NORTH LAS VEGAS (KTNV) - Up one day, and down the next. Some neighbors in North Las Vegas feel like they are on one side of the fence with their homeowners association and the city of North Las Vegas on the other side after a fence they paid for was removed.
Only the scars remain on the pavement of the $12,000 barrier, which closed off a small street near Tropical Parkway and North 5th Street.
"It was amazing, you don't have a traffic, the kids will come around, and ride their bicycles people walk their dogs around here, I felt very safe,” said Jasmineva Arroyo, a resident of the Creekside II neighborhood.
Arroyo said her sense of security was taken last week after the fence mysteriously vanished.
"We even called the mayor to complain, because we saw somebody coming to take the gate down, and none of us were informed, nobody got to do anything, we need to get a say as neighbors,” added Arroyo.
A North Las Vegas spokesperson said there was no mystery about it.
The city had battled with the Creekside II Homeowners Association since 2012, when city officials discovered they had incorrectly given approval for the fence.
A North Las Vegas city worker came and removed the fence after the city gave notice in May 2017 that the fence had to go.
"The approval was giving on inaccuracies; again, should we have double checked that? Absolutely. But should it have been represented accurately, yes,” said Delen Goldberg, spokesperson for North Las Vegas.
Goldberg points to the original application and a building plan dated 2012. The city said both documents list the street in question as "private."
Gary Carmena Street in North Las Vegas is a "public right-of-way," according to the city, and therefore subject to strict guidelines and qualification for closure.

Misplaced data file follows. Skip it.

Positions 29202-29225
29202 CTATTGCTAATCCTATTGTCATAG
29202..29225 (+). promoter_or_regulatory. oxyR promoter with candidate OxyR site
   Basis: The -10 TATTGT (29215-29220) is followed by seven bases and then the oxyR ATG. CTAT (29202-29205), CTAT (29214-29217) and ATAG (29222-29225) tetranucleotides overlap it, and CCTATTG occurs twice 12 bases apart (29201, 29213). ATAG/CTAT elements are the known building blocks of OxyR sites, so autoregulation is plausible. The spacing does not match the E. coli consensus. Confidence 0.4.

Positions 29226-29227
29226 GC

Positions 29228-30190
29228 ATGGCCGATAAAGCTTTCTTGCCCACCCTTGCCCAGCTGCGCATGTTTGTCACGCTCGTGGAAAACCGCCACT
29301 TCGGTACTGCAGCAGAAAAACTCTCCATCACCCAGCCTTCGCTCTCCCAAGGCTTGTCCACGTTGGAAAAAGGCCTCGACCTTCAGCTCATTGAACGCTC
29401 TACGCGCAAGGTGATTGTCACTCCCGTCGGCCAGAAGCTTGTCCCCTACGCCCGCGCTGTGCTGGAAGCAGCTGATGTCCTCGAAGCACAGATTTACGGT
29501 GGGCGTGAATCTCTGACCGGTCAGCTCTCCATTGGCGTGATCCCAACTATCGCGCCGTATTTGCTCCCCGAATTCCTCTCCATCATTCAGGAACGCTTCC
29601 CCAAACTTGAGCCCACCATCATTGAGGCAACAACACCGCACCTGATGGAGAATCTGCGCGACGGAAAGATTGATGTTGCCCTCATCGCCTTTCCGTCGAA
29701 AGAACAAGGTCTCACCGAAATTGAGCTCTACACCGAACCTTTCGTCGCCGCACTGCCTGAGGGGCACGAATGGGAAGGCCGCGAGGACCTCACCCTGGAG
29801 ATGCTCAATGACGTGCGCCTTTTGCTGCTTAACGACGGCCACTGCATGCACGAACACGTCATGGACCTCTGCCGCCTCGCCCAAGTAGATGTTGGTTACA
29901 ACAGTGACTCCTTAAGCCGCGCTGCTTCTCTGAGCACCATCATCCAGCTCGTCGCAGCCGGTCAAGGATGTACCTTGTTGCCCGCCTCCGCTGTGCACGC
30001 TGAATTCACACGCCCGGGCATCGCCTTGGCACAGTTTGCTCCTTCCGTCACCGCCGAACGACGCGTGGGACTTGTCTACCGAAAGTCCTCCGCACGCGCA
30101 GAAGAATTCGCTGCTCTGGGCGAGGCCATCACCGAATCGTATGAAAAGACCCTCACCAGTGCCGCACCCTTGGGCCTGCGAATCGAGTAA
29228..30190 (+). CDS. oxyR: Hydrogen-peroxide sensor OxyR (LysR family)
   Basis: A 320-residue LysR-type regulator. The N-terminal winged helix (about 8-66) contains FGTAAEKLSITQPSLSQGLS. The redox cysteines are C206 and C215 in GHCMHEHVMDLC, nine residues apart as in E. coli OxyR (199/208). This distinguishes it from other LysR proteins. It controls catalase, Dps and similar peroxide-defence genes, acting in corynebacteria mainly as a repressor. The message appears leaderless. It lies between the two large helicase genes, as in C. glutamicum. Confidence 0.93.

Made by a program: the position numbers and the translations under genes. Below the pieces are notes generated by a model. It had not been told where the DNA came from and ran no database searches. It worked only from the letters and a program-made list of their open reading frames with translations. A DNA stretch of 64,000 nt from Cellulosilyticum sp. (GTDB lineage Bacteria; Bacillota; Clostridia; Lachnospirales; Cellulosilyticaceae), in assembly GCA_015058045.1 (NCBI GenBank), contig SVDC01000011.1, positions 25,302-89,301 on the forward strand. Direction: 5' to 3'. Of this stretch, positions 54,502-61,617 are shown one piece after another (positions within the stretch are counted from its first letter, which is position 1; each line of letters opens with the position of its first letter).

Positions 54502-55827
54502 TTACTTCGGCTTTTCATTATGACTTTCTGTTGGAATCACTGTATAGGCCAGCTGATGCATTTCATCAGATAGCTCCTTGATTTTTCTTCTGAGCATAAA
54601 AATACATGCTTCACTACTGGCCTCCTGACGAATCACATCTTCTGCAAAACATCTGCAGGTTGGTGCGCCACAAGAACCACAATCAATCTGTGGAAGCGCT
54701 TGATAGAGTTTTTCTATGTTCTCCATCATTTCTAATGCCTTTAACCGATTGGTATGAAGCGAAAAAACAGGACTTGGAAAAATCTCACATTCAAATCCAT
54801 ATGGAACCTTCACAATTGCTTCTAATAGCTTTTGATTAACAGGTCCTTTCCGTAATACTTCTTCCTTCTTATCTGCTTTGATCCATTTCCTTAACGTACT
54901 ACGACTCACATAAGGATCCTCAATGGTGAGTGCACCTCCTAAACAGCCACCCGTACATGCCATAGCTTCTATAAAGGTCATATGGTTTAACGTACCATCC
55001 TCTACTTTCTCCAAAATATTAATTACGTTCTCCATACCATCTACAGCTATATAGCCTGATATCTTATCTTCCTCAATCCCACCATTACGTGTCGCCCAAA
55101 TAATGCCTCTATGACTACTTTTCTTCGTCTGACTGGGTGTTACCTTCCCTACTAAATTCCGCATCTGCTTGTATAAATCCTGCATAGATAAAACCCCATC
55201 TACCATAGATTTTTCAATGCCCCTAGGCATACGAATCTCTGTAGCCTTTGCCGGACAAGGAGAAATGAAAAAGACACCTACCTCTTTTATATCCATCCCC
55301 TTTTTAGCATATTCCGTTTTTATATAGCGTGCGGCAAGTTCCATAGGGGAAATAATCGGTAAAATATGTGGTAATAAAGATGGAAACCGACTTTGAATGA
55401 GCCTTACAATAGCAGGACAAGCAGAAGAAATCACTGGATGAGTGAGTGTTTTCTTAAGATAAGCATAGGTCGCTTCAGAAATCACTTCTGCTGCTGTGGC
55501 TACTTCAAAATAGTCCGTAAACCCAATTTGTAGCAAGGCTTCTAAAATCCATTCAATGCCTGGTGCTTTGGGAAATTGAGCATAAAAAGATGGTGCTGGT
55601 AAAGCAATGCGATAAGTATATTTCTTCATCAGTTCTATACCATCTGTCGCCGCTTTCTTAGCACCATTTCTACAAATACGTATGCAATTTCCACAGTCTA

Shortly after the fence was installed, the city said complaints came in from neighbors reporting pedestrians climbing over the wall and trespassing in yards.
The city also said the fence posed Americans with Disabilities Act compliance issues as well as a serious access issue for emergency first responders.
A city spokesperson blamed a series of approval errors by various departments, and high turnover within city administration for the 6-year mix-up.
"The arguments they are bringing forth are not valid,” said Dwayne Kurr, president of the Creekside II Homeowners Association.
Kurr disputes the city’s claims that the road was misrepresented.
"The first step in the process was meeting with the fire department, the police department, and the public works department. Each time they came out they reviewed the area that we want to put the gates and they approved it,” Kurr explained.
Contact 13 was provided a series of documents from the HOA.
Email timestamps are months and even years before the submitted building plans. As early as 2008, public works, police and fire departments had no objection to the fence, according to the emails.
Contact 13 asked whether the city failed to do its due diligence before approving the fence.
"It was misrepresented,” Goldberg said. “We are a fast-growing city. Should we have the resources and the time to double check every assertion that is given to us? Absolutely. That would be great, that would also come at a cost and time to taxpayers."
Contact 13 requested the original application, but neither the city of the HOA were able to immediately provide the document.
However, the fence is down, traffic is flowing and neighbors are not happy about the fence they paid for is gone.
The HOA board president said this fence battle is not over and have enlisted a lawyer to weigh legal options.
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